“My biggest challenge with this episode was the family dinner. It’s always tough when I have the majority of the cast in one of those group scenes. They are all next to each other and are not moving around much, so the overall palette is really important. So getting everyone in colors that complement and differentiate was the hard part. I am always splitting hairs with my executive producer and the episode’s director Sanna Hamri on these scenes, but in the end they are my favorite ’cause you get to see everyone’s character so clearly.” (Instagram: @pniddy)
“The season-three opener really needed to make a strong statement about the point at which ‘Grace and Frankie’ find themselves, both emotionally and developmentally. A frustrating and ultimately failed bank loan attempt really set the tone; therefore, both characters wish to appear strong and together for their families, even though inside they feel wounded and vulnerable.
I put the collar on Frankie — an Issey Miyake-style version of an Elizabethan collar — to symbolize both the ceremonial aspect of paying tribute to Babe (whom she lost at the end of season two and whose idea this art show was) and a protection of herself at the same time.
Grace had to look protected also, which for Grace means a popped collar and a jacket. Also there was the painting of Grace that we needed to match to make the scene, where she hears old friends talking behind her back, to translate perfectly, so I worked closely with our art department.” (Instagram: @allysonfanger)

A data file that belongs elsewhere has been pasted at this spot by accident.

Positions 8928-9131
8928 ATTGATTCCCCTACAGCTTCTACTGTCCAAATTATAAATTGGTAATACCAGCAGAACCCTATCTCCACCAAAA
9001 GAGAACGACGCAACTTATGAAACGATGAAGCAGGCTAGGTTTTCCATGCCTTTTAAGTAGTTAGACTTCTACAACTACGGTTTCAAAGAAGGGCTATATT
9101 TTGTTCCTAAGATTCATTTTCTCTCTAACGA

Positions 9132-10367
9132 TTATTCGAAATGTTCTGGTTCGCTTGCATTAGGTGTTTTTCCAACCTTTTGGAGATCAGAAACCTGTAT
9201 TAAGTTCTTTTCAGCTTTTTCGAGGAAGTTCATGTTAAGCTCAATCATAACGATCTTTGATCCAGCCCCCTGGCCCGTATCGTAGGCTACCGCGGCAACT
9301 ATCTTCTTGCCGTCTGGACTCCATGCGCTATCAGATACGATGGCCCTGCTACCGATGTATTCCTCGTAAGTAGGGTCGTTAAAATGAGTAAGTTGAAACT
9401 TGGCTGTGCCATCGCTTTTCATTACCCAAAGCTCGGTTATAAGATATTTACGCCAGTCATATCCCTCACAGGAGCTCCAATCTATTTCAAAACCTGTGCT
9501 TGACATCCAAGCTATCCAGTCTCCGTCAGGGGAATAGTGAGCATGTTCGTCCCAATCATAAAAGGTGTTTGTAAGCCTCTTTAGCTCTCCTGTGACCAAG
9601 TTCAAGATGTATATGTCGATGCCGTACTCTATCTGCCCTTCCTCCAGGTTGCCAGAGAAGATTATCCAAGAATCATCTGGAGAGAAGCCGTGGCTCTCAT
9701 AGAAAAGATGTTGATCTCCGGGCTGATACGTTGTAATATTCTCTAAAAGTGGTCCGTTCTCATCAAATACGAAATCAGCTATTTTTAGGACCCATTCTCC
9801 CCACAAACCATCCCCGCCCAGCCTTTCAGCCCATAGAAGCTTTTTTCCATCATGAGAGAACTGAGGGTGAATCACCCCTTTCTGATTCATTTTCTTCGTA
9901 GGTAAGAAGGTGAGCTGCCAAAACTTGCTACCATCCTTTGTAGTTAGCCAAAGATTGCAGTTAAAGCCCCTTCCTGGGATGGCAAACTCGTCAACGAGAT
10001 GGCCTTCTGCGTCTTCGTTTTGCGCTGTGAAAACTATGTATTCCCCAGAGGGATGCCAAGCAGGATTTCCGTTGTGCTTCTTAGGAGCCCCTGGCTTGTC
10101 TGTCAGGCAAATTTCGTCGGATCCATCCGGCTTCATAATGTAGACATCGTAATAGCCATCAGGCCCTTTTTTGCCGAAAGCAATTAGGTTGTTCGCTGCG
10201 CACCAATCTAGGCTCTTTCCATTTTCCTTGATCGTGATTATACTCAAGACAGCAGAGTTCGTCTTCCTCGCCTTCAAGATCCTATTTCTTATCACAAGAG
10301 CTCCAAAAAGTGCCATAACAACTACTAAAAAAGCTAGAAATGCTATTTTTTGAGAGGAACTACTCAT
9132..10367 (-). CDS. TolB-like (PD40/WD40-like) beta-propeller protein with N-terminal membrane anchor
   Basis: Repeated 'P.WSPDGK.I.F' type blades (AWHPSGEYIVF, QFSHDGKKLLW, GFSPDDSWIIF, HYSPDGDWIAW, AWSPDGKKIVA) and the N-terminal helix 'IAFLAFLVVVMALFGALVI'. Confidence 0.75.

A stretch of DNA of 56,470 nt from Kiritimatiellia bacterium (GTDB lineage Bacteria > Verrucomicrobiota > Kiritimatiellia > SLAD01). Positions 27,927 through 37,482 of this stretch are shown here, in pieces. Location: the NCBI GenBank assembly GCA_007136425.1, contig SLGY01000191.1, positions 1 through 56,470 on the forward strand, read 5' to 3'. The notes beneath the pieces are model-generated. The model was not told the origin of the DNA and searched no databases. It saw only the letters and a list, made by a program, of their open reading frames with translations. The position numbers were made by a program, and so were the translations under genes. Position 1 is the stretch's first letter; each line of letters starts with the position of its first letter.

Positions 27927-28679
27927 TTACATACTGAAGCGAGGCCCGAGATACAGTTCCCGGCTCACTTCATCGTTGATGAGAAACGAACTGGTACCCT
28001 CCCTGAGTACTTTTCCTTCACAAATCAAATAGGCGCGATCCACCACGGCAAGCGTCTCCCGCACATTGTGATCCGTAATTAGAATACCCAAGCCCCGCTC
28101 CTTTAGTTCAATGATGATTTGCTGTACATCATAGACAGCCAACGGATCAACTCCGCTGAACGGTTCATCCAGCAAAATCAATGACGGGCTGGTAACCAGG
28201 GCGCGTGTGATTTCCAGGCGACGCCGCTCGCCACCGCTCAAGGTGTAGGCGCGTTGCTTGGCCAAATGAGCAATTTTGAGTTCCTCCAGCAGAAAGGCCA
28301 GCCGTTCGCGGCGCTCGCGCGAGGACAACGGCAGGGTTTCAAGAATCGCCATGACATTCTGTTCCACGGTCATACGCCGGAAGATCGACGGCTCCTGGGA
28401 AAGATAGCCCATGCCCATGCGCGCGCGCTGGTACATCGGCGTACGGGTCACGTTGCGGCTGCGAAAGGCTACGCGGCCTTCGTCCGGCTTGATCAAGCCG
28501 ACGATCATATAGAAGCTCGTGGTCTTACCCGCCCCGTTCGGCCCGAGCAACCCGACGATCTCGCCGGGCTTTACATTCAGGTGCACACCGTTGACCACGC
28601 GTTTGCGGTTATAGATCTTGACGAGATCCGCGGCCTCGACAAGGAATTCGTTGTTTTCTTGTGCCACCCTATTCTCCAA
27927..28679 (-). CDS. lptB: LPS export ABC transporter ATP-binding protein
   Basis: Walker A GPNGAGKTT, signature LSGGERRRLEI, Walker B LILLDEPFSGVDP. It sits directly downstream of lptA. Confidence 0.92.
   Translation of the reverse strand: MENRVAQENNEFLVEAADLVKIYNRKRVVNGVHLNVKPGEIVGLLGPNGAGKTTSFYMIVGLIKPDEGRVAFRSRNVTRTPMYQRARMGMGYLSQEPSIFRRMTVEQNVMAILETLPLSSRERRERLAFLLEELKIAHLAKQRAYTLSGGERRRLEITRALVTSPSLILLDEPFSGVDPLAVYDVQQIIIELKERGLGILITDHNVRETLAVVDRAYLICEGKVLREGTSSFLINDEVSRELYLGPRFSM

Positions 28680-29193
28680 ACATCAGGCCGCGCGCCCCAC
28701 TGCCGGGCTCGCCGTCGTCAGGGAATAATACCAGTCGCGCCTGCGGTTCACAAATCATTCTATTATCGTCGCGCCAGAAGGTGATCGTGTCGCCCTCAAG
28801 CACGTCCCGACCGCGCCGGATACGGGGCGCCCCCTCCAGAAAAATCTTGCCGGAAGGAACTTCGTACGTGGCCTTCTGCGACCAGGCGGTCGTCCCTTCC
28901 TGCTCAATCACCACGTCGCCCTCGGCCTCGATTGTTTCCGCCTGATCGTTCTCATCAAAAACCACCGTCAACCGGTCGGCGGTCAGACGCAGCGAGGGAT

“The Presidential Inauguration of Francis Underwood. The writers wanted to reference the very first inauguration Francis and Claire were at in the series premiere. We needed to match certain areas of the crowd with costume color and aesthetics. The goal was to use subtle visual cues to remind the viewer that Francis had been here before as whip and now has attained his goal of ultimate power position: POTUS.” (Instagram: @jargan)
“Claire had just experienced some very intense few days and was facing the reality of losing some of her power. She needed to cleanse herself — refresh the palette, so to speak — so I used white and cream tones to signify a fresh start. The outfit for the Inauguration was vintage Dolce & Gabbana — pulled from their archives. I loved the softer, rounder collar which offered a respite from the severe angles that Claire tends to favor. The dress she wore to the Inaugural Ball was designed and made by me. I liked the idea of making it a two-piece because, even when Claire is out at a social function, she’s still in work mode — still scheming.” (Instagram:@kemal_harris)
“It’s the birthday party where Maura gets a makeover, and so it was really the beginning of that arc for that character and just trying to figure out how to keep Maura the same character, but have the audience move with her to her feminine direction. We constructed her purple outfit from scratch based on drawings that I designed, so it was just re-creating her silhouette and making it more feminine.